— A Shott amendment to broaden the ban on venues with a capacity of 1,000 or more to include all athletic events and other activities, in order to include smaller schools and based on Texas law. Delegate Doug Skaff, D-Kanawha, pointed out that the amendment envisions various championship events for which the sponsors won’t approve venues allowing guns; 48-52.

— A Shott amendment to expand the prohibition area around a space designated for disciplinary or grievance procedures taking place; 34-66.

— One further defining the prohibition at Pre-K to 12 school events and mandating a sign; 45-55.

— One broadening the prohibition to certain areas, including “premises which involve a ticketed or charitable theater or film performance, musical recital, lecture, speech, live performance, entertainment, concert or other events where the introduction of firearms is inconsistent with the safety and security of the event;” 43-57.

— One to raise the carry age to 21 by excluding provisional permits; and specifying that licensed military members (who can be under 21) and veterans may carry. This would effectively exclude most freshmen and sophomores.

“This bill has sparked something in my constituency that I have not seen since the teacher strike,” Delegate John Williams, D-Monongalia, said. Citing President Franklin Roosevelt, he said all people on campus deserve freedom from fear.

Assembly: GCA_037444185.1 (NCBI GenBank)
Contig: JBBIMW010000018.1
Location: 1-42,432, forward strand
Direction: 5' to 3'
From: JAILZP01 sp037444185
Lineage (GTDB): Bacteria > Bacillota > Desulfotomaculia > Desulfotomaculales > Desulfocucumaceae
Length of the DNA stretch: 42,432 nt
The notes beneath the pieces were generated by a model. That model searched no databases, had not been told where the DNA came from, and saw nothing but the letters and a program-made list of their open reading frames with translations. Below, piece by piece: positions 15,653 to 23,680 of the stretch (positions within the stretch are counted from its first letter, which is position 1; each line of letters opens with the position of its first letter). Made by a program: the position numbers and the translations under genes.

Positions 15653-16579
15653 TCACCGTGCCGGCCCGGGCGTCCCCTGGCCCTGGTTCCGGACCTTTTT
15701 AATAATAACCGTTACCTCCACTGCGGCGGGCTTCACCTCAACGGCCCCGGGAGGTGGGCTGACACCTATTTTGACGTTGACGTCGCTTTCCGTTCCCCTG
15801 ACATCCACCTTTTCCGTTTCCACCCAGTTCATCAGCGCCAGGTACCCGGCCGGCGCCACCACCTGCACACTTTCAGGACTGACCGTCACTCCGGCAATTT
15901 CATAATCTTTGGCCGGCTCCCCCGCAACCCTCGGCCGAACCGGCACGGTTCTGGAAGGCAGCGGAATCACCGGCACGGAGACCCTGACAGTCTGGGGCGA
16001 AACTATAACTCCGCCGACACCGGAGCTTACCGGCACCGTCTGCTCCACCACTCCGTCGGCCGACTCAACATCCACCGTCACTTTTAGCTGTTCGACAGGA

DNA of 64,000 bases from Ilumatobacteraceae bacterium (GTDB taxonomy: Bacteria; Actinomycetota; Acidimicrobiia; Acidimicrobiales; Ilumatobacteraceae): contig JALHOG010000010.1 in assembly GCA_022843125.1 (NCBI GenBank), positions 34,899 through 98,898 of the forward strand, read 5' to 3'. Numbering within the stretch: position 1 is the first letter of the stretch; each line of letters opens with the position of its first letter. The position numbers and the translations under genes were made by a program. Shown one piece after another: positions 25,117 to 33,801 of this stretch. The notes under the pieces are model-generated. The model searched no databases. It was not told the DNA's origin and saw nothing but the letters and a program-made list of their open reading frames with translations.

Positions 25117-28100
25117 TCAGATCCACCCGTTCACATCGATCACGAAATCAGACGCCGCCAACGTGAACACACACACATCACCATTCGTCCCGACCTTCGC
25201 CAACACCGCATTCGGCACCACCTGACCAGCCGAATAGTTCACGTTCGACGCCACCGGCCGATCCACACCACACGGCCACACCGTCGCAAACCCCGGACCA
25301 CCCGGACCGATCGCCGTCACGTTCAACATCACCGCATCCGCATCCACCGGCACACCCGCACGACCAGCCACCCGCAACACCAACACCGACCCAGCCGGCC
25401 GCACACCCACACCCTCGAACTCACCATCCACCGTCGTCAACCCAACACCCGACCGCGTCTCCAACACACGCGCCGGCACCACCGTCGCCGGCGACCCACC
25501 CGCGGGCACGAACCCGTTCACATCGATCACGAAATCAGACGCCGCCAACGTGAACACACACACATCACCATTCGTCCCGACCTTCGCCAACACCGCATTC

Delegate Dave Pethtel, D-Wetzel, who also is an NRA member, said he originally supported the bill but would vote against the bill after hearing from Fairmont State University; university leaders fear losing faculty and students.

Delegate Kayla Kessinger, R-Fayette, was among the female and male members who talked about campus rape.

“Maybe the men in this body have never felt the fear of walking by yourself at night from chemistry class to your car. This bill means some freedom from fear for women on campus,” she said.

Delegate Brandon Steele, R-Raleigh, echoed that.

“This bill is about my daughters having the ability to defend themselves from those who would take from them,” she said. “This is your fundament right. This is your children’s fundamental rights.”

Delegate Daryl Cowles, R-Morgan, pointed out that the bill doesn’t permit everyone to carry on campus – only those who have gone through the steps to get a permit, and only concealed carry, not open.

Delegate Rodney Pyles, D-Monongalia, said calls and emails to his office were 20-1 against the bill, and most of the supporters were from outside his district.

Delegate Danielle Walker, D-Monongalia, read a letter from a young woman who was sexually assaulted twice and believes that had she had a gun in either situation, she would have been killed or harmed by the person who overpowered her.

Delegate Larry Rowe, D-Kanawha, said his daughter, who attends West Virginia University, does not want to live on a campus where guns are allowed.

After the vote, Delegate Rodney Pyles, D-Monongalia, jestingly moved that the bill become effective July 1, 2099. The motion failed 31-69.

Story by David Beard